Wednesday, July 14, 2010

African football: a carbon copy of continent’s own economy?

from Jimmy Kainja's Blog -- source

"African footballers’ huge presence in the riches of European leagues is not accidental, they have the talent and they are very capable. The Economist recently had an audacity to suggest that footballers in Ivory Coast might yet overtake Cocoa as the country’s main domestic export product. Indeed, of the 23 Ivory Coast players at the tournament, only one plays in Ivory Coast. But why is it so hard for African teams to do well?

Like with economy, the answer to this question it depends on who you are listening to. In my view, football management on the continent has a lot to with it. Incompetent football associations coupled with distasteful mentality of the people in charge who wrongly believe that only foreign coaches are always the best has left the game in dire straits. Of the six African countries represented at the current tournament, only Algeria had an Algerian coach, Rabah Saadane. Ivory Coast had a Swede, Sven-Goran Eriksson. Another, Sweede, Lars Lagerback was in charge of Nigeria; Cameroon went for a Frenchman, Paul Le Guen and the hosts, South Africa settled for a Brazilian and former World Cup winning coach with Brazil in 1994, Carlos Alberto Parreira. Ghana opted for Milovan Rajevac, a Serbian national.

The logic behind the choices of these coaches is curious as is interesting. Ericksson, just as the rest of the group, is no doubt an experienced coach with a good record, especially in club football. Yet he was hired to manage Ivory Coast barely four months before the tournament. This means that he did not qualify the team to the tournament therefore he had little time to familiarise himself with it. Ericksson had earlier in qualifying rounds been sacked as a Mexico coach for the country’s bad performances that left Mexico in danger of failing to qualify to the tournament. Yet Ivory Coast found a saviour in him and eagerly discarded the manager who had qualified the team.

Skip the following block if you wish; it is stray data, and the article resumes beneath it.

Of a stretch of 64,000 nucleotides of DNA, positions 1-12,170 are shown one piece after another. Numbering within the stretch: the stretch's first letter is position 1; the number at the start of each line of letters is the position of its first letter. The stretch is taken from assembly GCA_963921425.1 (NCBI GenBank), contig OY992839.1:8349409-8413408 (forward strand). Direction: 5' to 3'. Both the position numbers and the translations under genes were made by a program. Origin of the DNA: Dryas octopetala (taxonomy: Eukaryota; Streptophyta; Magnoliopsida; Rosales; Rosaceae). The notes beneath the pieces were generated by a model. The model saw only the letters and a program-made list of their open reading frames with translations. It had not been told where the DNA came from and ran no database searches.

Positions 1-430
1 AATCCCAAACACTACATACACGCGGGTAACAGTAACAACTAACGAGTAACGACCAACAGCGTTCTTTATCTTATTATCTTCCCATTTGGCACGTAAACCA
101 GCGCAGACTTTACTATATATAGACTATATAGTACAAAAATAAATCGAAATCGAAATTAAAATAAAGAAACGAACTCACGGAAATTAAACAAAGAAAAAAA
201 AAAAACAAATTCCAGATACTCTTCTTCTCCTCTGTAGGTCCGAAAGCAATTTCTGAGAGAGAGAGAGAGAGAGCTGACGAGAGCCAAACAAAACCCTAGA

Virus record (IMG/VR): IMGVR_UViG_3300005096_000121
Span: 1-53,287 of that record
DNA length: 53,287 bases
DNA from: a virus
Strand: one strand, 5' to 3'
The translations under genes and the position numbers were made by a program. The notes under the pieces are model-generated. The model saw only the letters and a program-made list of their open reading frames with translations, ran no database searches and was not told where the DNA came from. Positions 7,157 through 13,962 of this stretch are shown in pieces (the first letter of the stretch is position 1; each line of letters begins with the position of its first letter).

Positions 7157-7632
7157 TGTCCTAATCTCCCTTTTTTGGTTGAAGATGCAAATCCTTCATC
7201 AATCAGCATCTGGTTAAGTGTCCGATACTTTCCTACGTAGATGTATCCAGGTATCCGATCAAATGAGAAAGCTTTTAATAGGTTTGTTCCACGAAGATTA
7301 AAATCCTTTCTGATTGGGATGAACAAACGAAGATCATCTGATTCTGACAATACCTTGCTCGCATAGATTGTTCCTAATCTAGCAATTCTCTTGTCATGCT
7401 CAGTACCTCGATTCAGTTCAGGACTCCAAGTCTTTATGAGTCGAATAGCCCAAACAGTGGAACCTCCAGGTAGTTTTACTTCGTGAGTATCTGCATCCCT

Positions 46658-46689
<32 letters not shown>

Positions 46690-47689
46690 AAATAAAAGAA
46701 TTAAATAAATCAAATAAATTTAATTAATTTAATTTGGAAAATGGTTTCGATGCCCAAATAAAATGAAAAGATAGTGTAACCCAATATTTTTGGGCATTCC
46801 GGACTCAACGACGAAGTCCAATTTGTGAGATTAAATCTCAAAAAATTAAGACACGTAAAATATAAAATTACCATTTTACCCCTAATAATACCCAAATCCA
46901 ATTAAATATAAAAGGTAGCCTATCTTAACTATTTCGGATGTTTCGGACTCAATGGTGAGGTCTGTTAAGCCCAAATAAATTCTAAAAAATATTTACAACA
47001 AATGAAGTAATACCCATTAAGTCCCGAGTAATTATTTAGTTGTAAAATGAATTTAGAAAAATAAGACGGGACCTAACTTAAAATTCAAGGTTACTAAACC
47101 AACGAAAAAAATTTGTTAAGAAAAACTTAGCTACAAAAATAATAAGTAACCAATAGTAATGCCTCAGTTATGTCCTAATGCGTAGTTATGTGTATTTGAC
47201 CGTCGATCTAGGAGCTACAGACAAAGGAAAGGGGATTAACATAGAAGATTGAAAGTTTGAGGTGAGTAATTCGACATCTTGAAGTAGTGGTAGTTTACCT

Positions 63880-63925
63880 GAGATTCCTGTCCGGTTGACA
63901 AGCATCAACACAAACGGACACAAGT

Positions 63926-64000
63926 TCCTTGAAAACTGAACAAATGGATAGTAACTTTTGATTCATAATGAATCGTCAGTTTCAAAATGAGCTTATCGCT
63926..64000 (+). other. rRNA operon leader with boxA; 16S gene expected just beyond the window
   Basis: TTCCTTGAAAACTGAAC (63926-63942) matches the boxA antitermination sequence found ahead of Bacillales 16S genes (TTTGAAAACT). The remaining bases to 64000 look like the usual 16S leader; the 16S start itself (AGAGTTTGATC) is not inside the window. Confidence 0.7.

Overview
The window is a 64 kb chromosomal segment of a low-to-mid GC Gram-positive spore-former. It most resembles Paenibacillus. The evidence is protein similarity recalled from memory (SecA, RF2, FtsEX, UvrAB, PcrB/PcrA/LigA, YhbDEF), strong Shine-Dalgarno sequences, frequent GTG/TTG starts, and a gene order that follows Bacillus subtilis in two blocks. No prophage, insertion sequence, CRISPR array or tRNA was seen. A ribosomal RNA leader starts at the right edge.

Nigeria sacked a Nigerian coach, Shaibu Amodu who qualified the team to the tournament and hired Lars Lagerback. Lagerback had failed to qualify his own country, Sweden to the same tournament. Unlike the two Swedes, Cameroon’s choice of Paul Le Guen made a bit of sense in that he could at least converse with the players as Cameroon is a French speaking country but he had never coached any African team before and he had unrealistically short time to organise a team, which again, a different coach qualified to the tournament.

South Africa’s choice of Carlos Alberto Perreira is understandable in that they gave him enough time to prepare for the tournament and being a former World Cup winning coach meant that his credentials were unquestionable. The same rings the truth for Ghana’s Milovan Rajevac who was given enough time to prepare the team - he managed to take Ghana to African Cup of Nations finals in January where they lost to Egypt in the finals. He was the only foreign coach among the African teams to have qualified the team himself. Interestingly, it is Ghana and South Africa of the six teams that have looked organised, failing to win games convincingly notwithstanding. Ghana have managed to qualify to the last 16 of the tournament without scoring a goal from an open play. They have scored on two goals on penalties.

Malawi national football team coach, Kina Phiri, a Malawian, recently told the BBC World Service that African must build trust in their own coaches and give them chance to prove themselves:

“It’s not fair for us African coaches not to be given a chance to run our own national teams because in the first place most of us are well trained, I trained in Britain; so to me I think it’s just because of our own mentality as Africans that we do not believe in our own people.”

Interestingly, the previous 18 World Cups tournaments have never been won by a foreign coach. In Africa, Egypt recently completed a hat trick of African Cup of Nations’ wins with an Egyptian coach, Hassan Shehata.

It is the same case with all the teams that are doing well at the tournament. They all have coaches from their own countries and they clearly know how to use the talent they have. On the other hand, African countries cannot use the vast pool of its former footballers and qualified coaches to coach their own countries. It is the same case that Africa does not use its resources for their own benefit yet always happy to receive handouts in the name of aid from the developed world.

African football will not improve with foreign coaches that have failed in their countries."

There is so much amazing in this article, I don't know where to begin. Although I knew about the lack of African coaches coaching the African sides, I did not know the history behind each coach and the extremely interesting tidbits/facts all throughout the article. Kina Phiri's quote is so accurate--many Africans just don't have faith in their capabilities. I loved the article until I got to this bit: "It is the same case that Africa does not use its resources for their own benefit yet always happy to receive handouts in the name of aid from the developed world." I thought that was a little unnecessary/irrelevant but truth hurts I guess!

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